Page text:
Oh, Listen Today ...

The roots of American Old-Timey fiddle music

Musical Traditions Records - MTCD517

1. Flop-Eared Mule - The Highlanders.  2. Humphrey's Jig - Ed Haley.  3. Jenny Baker - Jimmy Johnson's String Band.  4. Waynesburgh - Fiddlin' Doc Roberts.  5. Charleston No.3 - Narmour & Smith.  6. Too Young to Marry - The North Carolina Ramblers.  7. Devil's Dream - Jasper Bisbee.  8. Buck Creek Gal - Fiddlin' Doc Roberts.  9. Grey Eagle - Ed Haley.  10. Billy in the Low Ground - Cuje Bertram.  11. Fisher's Hornpipe - Emmett Lundy.  12. Booth - Marcus Martin.  13. Fire in the Mountain - The Red-Headed Fiddlers.  14. Sally Brown Jig - Allen Sisson.  15. Black-Eyed Susie - Nester & Edmonds.  16. Wilson's Jig - Ed Haley.  17. Salt River - Kessinger Brothers.  18. Natchez Under the Hill - Emmett Lundy  19. Grandad's Favorite - Ernie Carpenter.  20. Queen of the Earth and Child of the Skies - Edden Hammons.  21. Polka Four - Kessinger Brothers.  22. Wake Up Susan - Ed Haley.  23. Jenny on the Railroad - Carter Brothers & Son.  24. Seneca Square Dance - Fiddlin' Sam Long.  25. Indian Ate the Woodchuck - Ed Haley.  26. Lady Hamilton - Manco Sneed.  27. Scolding Wife - Marion Reece.  28. Old Flannigan - The Blue Ridge Mountaineers.  29. Cumberland Gap - Manco Sneed.  30. The Old Clay Pipe - The North Carolina Ramblers.
It was Charlie Poole's band the Highlanders, not his better known North Carolina Ramblers, who recorded Flop-Eared Mule in New York in 1929.  With piano and guitar backing, Odell Smith and Lonnie Austin on fiddles, and a compelling (almost) single-note banjo solo from Poole himself (his right hand wrecked playing baseball in his youth), their high-energy version in the key of G makes a great opener for this excellent CD compilation and booklet put together by Mike Yates and produced by Rod Stradling.  The tune itself is a European polka, known in Estonia as Kaera-Jaan, in Ukraine as Dowbush Kozak, to Jimmy Shand fans as the Bluebell Polka, in Ireland as The Curlew Hills or the Little Pet Polka, and in south-east Sweden as Visslarepolska fran Ydra Harad ('Whistler's Polska [not a typo, it really is a polska, albeit a fast and slightly strange one] from Ydre County').  I teach my beginner fiddlers Flop-Eared Mule, so what a delight to have its provenance so fully and lucidly laid bare!  Fire in the Mountain from the Red Headed Fiddlers and Clark Kessinger's version of Jenny Lind, Polka Four, are similarly of Continental origin, but the majority of the thirty tunes here have their roots in Scottish and Irish tradition, with a couple of English hornpipes thrown in for good measure.  As Mike Yates explains in his introduction, it was after completing his project A Distant Land to Roam, in which he had included 'a small number of fiddle tunes to add variety', that he remembered other American tune recordings he could equally well have included.  'And so, the idea of Oh, Listen Today ... was born.'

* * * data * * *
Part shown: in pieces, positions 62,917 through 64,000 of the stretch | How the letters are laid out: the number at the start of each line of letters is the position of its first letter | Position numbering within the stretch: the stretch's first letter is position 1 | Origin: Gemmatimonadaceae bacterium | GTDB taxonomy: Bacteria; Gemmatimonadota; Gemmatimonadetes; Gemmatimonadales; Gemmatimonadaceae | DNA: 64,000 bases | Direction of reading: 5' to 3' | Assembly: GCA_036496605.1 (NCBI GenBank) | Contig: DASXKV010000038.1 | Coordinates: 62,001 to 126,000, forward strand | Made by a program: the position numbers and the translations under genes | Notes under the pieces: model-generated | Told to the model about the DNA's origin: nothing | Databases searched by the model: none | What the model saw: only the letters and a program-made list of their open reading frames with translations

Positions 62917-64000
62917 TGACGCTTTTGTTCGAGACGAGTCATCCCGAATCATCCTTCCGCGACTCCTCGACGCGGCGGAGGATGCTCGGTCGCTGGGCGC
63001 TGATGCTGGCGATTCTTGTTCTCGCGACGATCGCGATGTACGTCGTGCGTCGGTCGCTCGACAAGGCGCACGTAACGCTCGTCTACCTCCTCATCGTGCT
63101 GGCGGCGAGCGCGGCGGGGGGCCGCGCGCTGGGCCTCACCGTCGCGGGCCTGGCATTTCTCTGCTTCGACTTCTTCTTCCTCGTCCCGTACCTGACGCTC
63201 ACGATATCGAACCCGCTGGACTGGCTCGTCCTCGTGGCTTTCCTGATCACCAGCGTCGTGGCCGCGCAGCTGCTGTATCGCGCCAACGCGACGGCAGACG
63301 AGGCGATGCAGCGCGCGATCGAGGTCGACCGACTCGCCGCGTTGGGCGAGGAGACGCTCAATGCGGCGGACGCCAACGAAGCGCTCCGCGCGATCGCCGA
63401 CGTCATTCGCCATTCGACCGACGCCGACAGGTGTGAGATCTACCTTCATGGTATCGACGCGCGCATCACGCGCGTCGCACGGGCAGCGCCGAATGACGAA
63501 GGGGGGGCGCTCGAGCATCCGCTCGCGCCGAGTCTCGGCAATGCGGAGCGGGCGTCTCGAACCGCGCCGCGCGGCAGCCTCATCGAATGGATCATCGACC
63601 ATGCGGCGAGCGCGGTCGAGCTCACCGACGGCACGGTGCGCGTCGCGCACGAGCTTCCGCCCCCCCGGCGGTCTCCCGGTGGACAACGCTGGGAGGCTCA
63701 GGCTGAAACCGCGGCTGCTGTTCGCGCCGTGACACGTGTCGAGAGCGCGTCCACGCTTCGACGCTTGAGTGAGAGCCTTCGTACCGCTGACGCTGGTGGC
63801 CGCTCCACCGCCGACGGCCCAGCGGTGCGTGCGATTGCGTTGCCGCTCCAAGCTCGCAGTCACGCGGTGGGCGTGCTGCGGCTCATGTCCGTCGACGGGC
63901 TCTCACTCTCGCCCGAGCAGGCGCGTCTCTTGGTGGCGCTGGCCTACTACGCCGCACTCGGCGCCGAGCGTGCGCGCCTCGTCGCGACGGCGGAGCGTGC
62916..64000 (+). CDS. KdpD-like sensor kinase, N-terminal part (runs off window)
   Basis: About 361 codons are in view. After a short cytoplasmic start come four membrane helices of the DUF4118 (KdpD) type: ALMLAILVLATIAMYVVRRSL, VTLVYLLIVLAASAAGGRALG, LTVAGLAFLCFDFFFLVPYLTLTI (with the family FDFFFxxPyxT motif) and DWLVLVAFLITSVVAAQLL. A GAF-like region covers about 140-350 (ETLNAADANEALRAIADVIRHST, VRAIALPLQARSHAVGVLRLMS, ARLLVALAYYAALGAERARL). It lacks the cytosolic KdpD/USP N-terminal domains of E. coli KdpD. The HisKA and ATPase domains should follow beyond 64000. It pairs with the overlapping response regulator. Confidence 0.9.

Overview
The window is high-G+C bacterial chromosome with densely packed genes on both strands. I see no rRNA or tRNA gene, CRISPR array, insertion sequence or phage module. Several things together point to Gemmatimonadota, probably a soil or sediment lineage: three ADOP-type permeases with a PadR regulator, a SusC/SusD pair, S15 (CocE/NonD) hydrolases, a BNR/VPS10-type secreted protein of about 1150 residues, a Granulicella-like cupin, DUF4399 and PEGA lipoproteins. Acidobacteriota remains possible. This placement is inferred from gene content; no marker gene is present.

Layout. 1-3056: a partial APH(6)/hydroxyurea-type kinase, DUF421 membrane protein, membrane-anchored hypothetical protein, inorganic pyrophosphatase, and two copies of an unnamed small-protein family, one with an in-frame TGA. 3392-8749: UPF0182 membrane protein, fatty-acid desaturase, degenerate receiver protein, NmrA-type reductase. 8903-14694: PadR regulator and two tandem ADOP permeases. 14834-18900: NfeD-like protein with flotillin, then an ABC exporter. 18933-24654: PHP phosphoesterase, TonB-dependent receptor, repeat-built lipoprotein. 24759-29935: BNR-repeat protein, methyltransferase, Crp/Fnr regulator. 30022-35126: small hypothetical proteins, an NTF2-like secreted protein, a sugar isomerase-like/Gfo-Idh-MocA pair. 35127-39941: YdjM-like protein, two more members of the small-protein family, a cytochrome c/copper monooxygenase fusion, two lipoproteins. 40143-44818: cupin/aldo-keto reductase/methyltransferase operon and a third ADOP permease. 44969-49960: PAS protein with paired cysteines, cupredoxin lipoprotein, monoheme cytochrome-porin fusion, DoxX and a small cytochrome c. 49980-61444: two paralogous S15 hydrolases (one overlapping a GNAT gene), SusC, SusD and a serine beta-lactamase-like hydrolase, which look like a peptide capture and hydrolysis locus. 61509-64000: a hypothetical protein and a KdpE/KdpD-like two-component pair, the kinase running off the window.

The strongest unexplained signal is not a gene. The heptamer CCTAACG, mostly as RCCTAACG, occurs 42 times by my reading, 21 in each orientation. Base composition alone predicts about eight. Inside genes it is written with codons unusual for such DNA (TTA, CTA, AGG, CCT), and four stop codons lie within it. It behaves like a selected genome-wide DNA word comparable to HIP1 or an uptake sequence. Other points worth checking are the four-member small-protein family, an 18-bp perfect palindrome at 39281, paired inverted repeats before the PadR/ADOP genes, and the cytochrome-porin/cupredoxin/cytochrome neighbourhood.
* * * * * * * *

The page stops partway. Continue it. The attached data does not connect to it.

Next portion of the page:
The New World/Old World correspondence between The Devil's Dream and its Scottish counterpart, The De'il Among the Tailors, is instantly obvious, as is that, despite its title, between Narmour and Smith's Charleston No.3 and The Sailor's Hornpipe, also known as The College Hornpipe.  Sometimes, however, the melodic overlap is only partial, or disguised.  Booth Shot Lincoln from NC fiddler Marcus Martin does not at first sound much like The Market Town (to be found in O'Neill's) because it's a breakdown in cut-time and the Irish tune is a 6/8 jig - two rhythms divided by a common melody?  The A-part of Too Young to Marry (feelingly played in C by North Carolina Ramblers fiddler Posey Rorer) is recognizably the B-part of My Love She's But a Lassie Yet, but his B-part departs from it entirely, based on a quite different chord structure.

The CD and booklet come packaged in a DVD case.  The booklet provides twenty succinct biographical notes on all the featured American musicians and bands, with an additional four-page section of photographs of most of them, including Edden Hammons of West Virginia, African-American 'Cuje' Bertram, Emmett Lundy of Virginia, and blind Kentucky fiddler Ed Haley, 'perhaps the most influential Old Time fiddle player never to have been recorded commercially', who contributes no fewer than five tracks.  This is followed by a section on the music, with entries ranging from the relatively brief note to the fascinating mini-essay, exploring each tune's (in some instances quite complex) antecedents, as well as giving the personnel, date, and place of the recordings, and details of other recordings available.  I found myself flipping enjoyably from page to page and back again, absorbing this wealth of information while listening to the tracks.  It is perhaps the patina acquired by traditional tunes over time that, consciously or not, draws many of us to them in the first place, an intuition of their historical as well as musical resonances, the echoes and ghosts (generally benign) of earlier contexts.  Mike Yates has done a sterling job of revealing and mapping a good deal of this interesting hinterland.  Recommended.

Pete Cooper - 7.12.20
London Fiddle School
First published in the Folk Music Journal, 12, 1 (2021) with permission of the editor.

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